There’s been well-publicized alarm in the last few years about the crisis in schooling for boys. Girls are dramatically out-performing boys in elementary and secondary school and, if judged purely by the number of degrees awarded, in college as well. Legions of boys are diagnosed with learning disorders and many thousands are on medication for behavior modification. Parents are worried to death. Will their sons ever succeed in life or are they total losers? Most noticeable of all, girls are happier in school than boys. Anyone who has had even casual interaction with school children can see this phenomenon. There were always Tom Sawyers and Huck Finns who hated school. It’s partly in the nature of a boy to hate the whole thing, but this contempt appears to be on a whole new level, with boys in significant numbers becoming disengaged, discouraged, discontented and so depressed they require medication to function.

It is sad and disturbing. I do not agree, however, with the rosy picture presented for girls. Yes, many girls are performing well by school standards, but they are disastrously “miseducated,” as the writer James Tooley put it, as well. They are taught to be overly sentimental and, at the same time, as aggressive as men.

There’s a very good case to be made that all schools should be single sex, so profound are the differences in the minds and development of boys and girls. At any rate, only schools imbued with a deep awareness of sex differences and a respect for masculine and feminine ideals can successfully manage coeducation. The American public education system is founded through and through on egalitarianism. I do not see any hope of substantial reform short of the privatization of education. By privatization, I do not mean the government granting of charters to private schools, but an end to government-controlled schooling altogether.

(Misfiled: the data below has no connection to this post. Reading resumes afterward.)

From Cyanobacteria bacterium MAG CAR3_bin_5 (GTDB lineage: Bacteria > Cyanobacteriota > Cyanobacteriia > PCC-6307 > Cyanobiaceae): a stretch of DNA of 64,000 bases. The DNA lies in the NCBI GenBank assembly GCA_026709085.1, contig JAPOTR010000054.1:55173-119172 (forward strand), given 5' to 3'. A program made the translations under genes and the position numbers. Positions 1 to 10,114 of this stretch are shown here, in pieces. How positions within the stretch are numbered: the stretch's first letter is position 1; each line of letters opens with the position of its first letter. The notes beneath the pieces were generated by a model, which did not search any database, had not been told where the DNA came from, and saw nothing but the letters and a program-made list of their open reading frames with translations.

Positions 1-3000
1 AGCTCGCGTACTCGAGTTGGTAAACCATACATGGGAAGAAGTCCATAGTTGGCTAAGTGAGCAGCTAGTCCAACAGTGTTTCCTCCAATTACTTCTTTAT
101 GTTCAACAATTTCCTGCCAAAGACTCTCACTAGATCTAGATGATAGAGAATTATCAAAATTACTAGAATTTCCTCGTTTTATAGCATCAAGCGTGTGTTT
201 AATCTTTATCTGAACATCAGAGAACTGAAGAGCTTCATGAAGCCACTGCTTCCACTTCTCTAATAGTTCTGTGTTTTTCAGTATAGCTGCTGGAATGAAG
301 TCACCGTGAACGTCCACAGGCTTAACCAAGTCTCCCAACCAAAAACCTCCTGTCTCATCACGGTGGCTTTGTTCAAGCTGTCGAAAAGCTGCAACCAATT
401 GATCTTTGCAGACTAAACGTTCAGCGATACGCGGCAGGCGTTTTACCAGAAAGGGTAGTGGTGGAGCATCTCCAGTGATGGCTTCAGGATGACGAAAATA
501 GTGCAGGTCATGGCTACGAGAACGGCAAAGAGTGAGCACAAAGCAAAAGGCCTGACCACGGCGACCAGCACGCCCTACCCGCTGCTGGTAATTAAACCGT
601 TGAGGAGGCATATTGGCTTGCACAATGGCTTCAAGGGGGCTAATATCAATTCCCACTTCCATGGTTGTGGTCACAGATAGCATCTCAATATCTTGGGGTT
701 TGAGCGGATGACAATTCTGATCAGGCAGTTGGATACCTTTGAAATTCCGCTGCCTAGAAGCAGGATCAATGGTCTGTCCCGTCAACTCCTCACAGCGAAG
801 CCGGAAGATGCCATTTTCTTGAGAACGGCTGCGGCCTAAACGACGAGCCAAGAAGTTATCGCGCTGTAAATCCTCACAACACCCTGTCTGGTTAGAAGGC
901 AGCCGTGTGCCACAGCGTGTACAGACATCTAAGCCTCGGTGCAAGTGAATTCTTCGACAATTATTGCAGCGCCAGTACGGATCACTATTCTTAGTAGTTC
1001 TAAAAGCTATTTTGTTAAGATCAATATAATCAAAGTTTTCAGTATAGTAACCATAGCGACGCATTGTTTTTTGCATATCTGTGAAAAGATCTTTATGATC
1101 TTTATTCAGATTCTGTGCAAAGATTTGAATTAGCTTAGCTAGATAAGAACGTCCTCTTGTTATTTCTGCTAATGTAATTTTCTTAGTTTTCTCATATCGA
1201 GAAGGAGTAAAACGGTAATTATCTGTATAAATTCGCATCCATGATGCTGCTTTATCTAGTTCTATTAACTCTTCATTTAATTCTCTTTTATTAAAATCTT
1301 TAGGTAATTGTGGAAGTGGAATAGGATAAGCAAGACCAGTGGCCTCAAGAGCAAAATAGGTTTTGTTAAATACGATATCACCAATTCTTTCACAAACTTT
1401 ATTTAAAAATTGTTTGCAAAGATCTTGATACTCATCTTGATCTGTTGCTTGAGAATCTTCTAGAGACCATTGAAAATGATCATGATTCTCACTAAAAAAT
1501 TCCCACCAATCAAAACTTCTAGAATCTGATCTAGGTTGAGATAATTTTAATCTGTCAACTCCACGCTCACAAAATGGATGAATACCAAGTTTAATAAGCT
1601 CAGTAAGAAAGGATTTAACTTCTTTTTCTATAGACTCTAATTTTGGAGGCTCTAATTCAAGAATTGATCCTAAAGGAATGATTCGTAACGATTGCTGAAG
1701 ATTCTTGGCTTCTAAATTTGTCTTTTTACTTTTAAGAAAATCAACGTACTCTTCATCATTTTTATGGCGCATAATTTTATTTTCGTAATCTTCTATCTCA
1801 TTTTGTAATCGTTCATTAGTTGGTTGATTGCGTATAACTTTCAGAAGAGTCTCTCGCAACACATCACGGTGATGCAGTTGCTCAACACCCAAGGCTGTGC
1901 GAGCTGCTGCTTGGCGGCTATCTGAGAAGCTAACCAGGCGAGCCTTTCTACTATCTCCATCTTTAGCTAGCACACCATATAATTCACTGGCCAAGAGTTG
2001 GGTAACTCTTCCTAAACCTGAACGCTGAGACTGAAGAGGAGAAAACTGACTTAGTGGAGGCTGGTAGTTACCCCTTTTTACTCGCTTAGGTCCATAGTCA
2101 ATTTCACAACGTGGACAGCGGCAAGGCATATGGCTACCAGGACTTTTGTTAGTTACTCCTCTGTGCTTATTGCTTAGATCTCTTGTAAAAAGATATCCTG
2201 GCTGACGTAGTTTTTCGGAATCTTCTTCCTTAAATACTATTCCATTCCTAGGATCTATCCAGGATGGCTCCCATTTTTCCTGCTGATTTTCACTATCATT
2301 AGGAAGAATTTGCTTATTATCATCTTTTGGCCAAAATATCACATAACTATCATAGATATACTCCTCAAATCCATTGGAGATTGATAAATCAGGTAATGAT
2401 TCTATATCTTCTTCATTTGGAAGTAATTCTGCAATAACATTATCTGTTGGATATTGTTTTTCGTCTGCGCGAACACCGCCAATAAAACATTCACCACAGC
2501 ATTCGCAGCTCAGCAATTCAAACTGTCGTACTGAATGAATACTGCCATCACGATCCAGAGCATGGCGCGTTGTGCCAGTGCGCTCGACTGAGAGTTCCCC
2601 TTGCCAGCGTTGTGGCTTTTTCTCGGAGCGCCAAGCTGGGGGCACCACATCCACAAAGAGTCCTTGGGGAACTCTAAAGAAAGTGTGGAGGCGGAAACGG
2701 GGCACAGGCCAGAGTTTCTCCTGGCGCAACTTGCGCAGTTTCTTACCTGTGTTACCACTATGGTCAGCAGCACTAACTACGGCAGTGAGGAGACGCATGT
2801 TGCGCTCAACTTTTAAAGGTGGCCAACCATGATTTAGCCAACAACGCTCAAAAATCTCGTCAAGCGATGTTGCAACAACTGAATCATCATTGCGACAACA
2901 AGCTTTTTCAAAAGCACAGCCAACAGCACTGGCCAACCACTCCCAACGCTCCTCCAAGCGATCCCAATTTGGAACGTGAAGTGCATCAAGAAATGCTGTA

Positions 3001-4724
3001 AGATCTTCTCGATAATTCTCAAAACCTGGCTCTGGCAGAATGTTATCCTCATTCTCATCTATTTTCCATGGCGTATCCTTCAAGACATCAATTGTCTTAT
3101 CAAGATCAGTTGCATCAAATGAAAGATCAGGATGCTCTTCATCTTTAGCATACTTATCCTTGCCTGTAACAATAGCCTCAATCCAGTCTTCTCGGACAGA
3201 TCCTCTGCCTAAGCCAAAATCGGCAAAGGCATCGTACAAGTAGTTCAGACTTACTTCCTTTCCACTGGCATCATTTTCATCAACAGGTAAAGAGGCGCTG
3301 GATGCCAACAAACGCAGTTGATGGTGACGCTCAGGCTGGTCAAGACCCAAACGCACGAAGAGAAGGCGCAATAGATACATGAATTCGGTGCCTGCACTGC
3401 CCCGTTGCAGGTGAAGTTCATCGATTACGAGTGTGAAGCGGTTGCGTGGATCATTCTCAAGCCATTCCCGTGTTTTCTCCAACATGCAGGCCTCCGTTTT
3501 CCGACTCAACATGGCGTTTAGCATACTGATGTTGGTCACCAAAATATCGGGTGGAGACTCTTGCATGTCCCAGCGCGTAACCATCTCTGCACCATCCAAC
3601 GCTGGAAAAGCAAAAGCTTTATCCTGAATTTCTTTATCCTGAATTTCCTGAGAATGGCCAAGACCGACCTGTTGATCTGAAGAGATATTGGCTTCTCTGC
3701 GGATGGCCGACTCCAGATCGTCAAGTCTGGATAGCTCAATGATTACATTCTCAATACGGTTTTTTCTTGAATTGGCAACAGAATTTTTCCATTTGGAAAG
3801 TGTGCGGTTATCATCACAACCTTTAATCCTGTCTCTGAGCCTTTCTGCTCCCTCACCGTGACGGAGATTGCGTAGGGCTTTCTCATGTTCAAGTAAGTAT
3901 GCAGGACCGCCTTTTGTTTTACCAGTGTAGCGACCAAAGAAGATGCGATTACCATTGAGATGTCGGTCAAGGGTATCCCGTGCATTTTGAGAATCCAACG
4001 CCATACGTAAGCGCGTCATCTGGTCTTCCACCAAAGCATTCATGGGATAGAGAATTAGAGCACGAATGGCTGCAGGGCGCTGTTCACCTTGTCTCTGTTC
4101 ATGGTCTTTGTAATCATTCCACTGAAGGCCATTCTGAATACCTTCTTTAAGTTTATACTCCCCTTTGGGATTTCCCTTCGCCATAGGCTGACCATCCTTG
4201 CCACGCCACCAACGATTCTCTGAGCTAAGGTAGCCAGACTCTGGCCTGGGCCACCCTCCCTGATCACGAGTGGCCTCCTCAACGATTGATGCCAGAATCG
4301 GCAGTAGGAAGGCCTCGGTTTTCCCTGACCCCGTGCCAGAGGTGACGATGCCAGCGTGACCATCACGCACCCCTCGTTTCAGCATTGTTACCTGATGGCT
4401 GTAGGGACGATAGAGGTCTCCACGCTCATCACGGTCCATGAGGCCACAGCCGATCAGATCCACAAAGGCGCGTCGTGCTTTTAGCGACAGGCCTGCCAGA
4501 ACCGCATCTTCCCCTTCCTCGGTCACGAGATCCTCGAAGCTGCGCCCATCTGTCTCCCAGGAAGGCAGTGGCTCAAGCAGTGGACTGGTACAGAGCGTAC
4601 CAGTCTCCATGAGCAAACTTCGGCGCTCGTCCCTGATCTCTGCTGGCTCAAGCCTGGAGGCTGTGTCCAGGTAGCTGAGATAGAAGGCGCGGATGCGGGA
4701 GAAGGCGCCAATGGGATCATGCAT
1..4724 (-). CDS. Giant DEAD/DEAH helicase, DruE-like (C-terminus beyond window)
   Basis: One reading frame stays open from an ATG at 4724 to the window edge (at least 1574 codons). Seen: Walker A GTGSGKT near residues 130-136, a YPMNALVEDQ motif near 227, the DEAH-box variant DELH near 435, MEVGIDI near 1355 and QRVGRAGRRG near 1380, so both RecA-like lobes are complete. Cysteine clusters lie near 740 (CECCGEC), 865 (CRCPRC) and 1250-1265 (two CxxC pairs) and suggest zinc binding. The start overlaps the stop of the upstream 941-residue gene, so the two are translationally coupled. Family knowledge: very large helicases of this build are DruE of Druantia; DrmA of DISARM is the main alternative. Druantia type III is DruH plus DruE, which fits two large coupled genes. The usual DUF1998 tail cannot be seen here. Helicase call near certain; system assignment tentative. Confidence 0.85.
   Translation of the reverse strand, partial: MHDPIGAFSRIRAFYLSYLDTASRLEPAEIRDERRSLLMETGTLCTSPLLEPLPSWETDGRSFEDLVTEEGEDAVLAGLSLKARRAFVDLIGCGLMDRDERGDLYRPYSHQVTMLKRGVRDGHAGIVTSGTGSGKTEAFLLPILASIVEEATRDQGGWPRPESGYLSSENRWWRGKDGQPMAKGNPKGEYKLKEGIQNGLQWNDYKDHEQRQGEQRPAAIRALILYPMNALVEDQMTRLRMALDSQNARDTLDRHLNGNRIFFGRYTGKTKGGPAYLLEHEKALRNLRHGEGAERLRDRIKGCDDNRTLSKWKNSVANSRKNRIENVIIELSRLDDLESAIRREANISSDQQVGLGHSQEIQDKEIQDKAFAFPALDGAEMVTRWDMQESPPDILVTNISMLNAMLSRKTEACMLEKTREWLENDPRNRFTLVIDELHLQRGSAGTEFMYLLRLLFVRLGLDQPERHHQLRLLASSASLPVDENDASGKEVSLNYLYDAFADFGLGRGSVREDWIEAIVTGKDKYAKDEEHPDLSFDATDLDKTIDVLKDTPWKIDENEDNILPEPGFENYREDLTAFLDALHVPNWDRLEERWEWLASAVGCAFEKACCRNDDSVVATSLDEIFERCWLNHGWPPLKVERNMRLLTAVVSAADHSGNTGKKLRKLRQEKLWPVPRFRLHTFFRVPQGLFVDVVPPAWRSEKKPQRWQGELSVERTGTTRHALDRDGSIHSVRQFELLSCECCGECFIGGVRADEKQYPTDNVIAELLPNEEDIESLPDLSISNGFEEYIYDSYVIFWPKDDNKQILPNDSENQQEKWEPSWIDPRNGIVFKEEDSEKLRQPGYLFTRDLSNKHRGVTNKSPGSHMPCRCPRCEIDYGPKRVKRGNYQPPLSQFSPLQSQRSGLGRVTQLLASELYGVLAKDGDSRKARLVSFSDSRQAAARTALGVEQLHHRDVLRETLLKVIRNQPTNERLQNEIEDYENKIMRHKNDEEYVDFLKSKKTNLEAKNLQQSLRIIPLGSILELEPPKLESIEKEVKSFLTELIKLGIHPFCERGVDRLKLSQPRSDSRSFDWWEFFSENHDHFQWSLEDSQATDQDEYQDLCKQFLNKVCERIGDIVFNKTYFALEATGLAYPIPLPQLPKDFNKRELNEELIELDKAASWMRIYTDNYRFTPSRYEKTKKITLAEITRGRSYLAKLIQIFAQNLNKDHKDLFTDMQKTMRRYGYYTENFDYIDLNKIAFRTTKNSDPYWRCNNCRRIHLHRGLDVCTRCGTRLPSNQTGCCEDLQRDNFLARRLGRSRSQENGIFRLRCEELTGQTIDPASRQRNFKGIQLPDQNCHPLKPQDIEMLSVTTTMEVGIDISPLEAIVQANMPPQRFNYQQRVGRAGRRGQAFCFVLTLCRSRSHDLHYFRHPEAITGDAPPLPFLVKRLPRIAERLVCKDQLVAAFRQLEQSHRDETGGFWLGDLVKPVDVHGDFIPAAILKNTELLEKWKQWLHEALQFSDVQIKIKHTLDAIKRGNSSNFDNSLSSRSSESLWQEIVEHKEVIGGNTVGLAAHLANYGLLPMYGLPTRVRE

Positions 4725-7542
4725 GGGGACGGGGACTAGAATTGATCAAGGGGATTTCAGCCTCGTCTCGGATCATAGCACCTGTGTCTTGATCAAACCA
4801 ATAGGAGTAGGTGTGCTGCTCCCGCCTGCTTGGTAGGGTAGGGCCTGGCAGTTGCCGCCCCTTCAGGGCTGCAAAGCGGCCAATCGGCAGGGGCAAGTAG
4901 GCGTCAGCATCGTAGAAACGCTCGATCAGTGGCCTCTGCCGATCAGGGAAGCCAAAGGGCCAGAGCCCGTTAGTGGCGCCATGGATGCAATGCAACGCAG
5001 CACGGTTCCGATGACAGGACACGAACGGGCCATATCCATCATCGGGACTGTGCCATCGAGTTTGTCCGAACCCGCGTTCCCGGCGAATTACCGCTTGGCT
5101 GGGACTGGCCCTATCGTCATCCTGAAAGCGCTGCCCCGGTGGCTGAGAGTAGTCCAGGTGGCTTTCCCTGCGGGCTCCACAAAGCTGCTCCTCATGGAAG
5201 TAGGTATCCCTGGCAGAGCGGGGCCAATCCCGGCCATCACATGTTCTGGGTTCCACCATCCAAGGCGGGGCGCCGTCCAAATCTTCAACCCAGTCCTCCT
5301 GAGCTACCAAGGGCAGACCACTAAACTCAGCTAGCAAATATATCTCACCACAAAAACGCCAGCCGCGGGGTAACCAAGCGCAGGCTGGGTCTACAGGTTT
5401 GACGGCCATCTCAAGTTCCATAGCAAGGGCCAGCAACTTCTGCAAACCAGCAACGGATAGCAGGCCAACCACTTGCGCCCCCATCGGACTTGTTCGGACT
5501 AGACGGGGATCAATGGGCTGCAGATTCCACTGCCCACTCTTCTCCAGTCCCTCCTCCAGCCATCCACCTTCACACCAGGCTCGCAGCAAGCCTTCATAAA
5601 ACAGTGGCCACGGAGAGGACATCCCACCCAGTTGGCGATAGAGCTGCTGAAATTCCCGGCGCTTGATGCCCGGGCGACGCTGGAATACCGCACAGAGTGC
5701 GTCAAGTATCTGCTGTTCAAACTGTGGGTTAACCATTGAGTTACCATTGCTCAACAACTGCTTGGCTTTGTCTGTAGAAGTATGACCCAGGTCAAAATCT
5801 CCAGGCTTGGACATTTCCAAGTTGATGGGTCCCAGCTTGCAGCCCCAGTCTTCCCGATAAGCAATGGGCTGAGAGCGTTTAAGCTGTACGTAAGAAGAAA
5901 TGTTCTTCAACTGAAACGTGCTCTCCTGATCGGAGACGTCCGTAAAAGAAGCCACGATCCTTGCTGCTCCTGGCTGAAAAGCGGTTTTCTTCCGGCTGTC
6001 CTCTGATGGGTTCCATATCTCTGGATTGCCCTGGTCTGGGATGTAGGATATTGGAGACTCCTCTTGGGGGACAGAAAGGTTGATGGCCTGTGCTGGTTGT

In the meantime, let’s look at some of the reasons schooling for boys has gotten worse. The early grades have changed dramatically in recent years, with even kindergarten transformed into a little factory for teaching reading and writing. Recess has been abolished in many cases and even five-year-olds spend as many as seven or eight hours in rooms with few breaks for physical activity. In some schools, boys are prohibited from engaging in any form of physical contact during outdoor play, which is like telling bees not to fly.

The early years are very different for boys and girls as anyone who has an ounce of awareness or has ever been a little boy or a little girl knows. Girls mature much more rapidly in language skills. They possess greater fine motor coordination which helps with handwriting and they thrive more on pleasing others. Boys need more physical activity; are much less focused on reading and writing; have stronger spatial and math skills and are generally more distracted. Boys appear to be more sensitive to a disruptive home environment too.